Order The Bloody Beast at Sobelman’s Pub & Grill in Milwaukee and you’ll get a classic Bloody Mary cocktail, garnished with an array of pickled items—asparagus, mushroom, a Brussels sprout, and a piece of Polish sausage—plus a celery stalk and skewers of cheese, tomato, shrimp, and lemon. Oh, and a cheeseburger slider, some bacon-wrapped jalapeño cheese balls, and bacon-wrapped chicken with bourbon sauce. Also, an entire fried chicken. The cocktail/hefty brunch meal costs $60, and owner Dave Sobelman says the bar sells 5 to 10 of them a week, and more at Sunday brunch in the summertime.
The Bloody Mary didn’t start this way, according to Jeffrey Pogash, who literally wrote the book on the drink and runs a drinks consultancy and catering company The Cocktail Guru with his son Jonathan. The first published recipe for the classic combo of vodka, tomato juice, and spices comes from 1941, when Crosby Gaige’s Cocktail Guide and Ladies’ Companion credited the drink to the King Cole Bar at the St. Regis Hotel in New York City. Gaige’s recipe doesn’t specify a garnish, but photos from the time reveal that it was just a simple lemon wedge. (The King Cole Bar actually called the drink a Red Snapper—and still does today—perhaps, Pogash says, to differentiate its version from other early Bloody Marys, or perhaps because St. Regis owner John Jacob Astor thought the name was vulgar.)
After that, the original “unusual” garnish was the now-familiar celery stalk. That originated at Chicago’s Ambassador Hotel in the late ‘40s or early ‘50s. “That’s about it as far as tracing the history of Bloody Mary garnish,” Pogash says—until the 2010s. “About seven years ago, I was asked to judge a cocktail contest at the first Bloody Mary Festival in Brooklyn,” he says. “That’s when I first noticed the explosion of strange garnishes—a cheeseburger on a stick, a whole bunch of other things, to the point where you couldn’t even get your mouth on the glass to taste it.”
And for that, we have Sobelman’s Pub & Grill to thank. Opened in 1999, the Milwaukee establishment started off as “a little corner bar that catered to the locals,” according to Dave Sobelman, who owns the bar with his wife, Melanie. “I didn’t want a run-down dive bar and wanted something better. We started making better burgers and better Bloody Marys.” At first, the Bloodys were only sold for Sunday brunch, with a celery stick and a shrimp as garnish, but that wasn’t enough for Dave. “I thought, ‘Why should I wait until Sunday? I should do this every day,’” he says. “That led to adding more and more. I was like a guy working on a motorcycle or car, just looking for more stuff to add.”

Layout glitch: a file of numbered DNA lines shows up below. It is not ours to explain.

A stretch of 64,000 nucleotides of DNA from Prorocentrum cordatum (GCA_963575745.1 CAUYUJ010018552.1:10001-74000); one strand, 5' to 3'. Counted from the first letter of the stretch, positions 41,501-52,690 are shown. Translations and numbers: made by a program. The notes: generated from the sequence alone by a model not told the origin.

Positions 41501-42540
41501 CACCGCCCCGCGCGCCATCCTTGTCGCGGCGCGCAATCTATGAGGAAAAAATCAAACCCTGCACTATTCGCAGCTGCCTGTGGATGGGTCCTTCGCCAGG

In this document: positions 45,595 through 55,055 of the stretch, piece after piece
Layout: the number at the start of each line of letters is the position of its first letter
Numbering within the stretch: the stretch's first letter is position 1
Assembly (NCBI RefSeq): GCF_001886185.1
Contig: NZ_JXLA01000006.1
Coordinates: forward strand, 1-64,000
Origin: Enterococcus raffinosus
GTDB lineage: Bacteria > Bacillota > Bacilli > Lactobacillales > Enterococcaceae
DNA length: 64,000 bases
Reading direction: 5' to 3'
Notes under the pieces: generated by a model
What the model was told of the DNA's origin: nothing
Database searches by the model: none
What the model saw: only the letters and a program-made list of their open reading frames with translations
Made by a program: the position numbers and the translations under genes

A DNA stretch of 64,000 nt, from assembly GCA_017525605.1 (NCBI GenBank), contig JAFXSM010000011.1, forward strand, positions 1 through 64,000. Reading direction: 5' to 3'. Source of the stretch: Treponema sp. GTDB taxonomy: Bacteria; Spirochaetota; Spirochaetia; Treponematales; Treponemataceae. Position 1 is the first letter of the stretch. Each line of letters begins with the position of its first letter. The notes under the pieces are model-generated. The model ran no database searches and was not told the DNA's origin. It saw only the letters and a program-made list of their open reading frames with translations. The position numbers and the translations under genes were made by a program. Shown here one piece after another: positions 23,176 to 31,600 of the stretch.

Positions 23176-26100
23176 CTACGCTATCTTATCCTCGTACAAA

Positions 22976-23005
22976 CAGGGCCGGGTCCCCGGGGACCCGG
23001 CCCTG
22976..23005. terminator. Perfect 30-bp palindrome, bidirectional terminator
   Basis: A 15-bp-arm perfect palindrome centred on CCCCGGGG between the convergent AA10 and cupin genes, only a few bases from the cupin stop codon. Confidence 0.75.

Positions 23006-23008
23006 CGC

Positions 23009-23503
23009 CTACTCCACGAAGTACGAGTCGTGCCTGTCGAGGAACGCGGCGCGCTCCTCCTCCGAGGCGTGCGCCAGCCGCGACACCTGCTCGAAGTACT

The original Sobelman’s happened to be next to pickle-maker Bay View Packing, which carries a wide variety of pickled vegetables, eggs, meat, and more. That led to Bloody Marys topped with arrays of pickles, which started to get attention in Milwaukee. Other local bars began adding their own wild garnishes—AJ Bombers, for example, serves its Bloody with a burger, bacon, cheese, pickles, and a beer—and something of a garnish arms race began. Sobleman’s now offers six different Bloody Mary options, each with its own assortment of toppings; and the Bloody Beast has been on the menu since 2014.
From there, the trend spread nationwide. Buffalo & Bergen, a Washington, D.C. restaurant specializing in knishes and New York-style bagels was an early adopter, creating the Lox’d and Loaded in 2012. That’s a Bloody Mary garnished with—you guessed it—an entire lox and bagel sandwich, complete with cream cheese, red onion, and capers.
As a destination where day-drinking is commonplace, Las Vegas is another center for wild Bloodys. The house special at Favorite Bistro includes two sliders, two chicken wings, two slices of bacon, a fried pickle, and onion rings, while the Big Bloody Bull Rider at Virgil’s Real Barbecue comes with a skewer stacked high with house-smoked meats.
The trend has even come to Canada, where the Bloody Caesar—made with Clamato (yep, that’s tomato and clam broth) instead of plain tomato juice—is something of a national obsession. Score on Davie, which has locations in Vancouver and Toronto, offers nine different Caesars, including ones topped with an egg sandwich, corn dogs, or fried mac and cheese balls. Its $60 “Big Boys” even include dessert with their multicourse meals: The Checkmate has a pulled pork cheese dog, slider, full-sized burger, wings, onion rings, a fried Cornish hen, and a brownie, while the Grande includes a fried chicken sandwich, fried-tortilla-shell nacho bowl, a burger, corn dogs, mac and cheese balls, and a slice of Nutella pie. (A complex architecture of wooden skewers keeps everything separate, and ensures that none of the garnishes get wet.)
So why is the Bloody Mary the drink that gets topped with an entire meal rather than, say, the martini? Part of it must be the drink’s reputation as a hangover cure. Both greasy food and the tomato-based drink are said to relieve the effects of overdoing it, and both are popular for brunch. For Pogash, it also has to do with the drink’s adaptability. “I believe that the Bloody Mary itself is like a tabula rasa. It’s a blank slate, left open to interpretation. There was never an official recipe, so many different ingredients are used,” he says. “Restaurants started competing with each other to bring people in, and then things just started to go overboard.”
Pogash himself isn’t a fan of the pile of garnishes, preferring something very simple: a lime wedge or wheel. Despite being an expert on the cocktail, he describes it as “such a plain, simple, and in many ways lackluster drink” and prefers to spice his up at home with V8 Vegetable Juice and tequila or even Scotch as the base spirit (making it technically a Bloody Maria or Bloody Scot). And definitely no burgers, corn dogs, or fried chicken.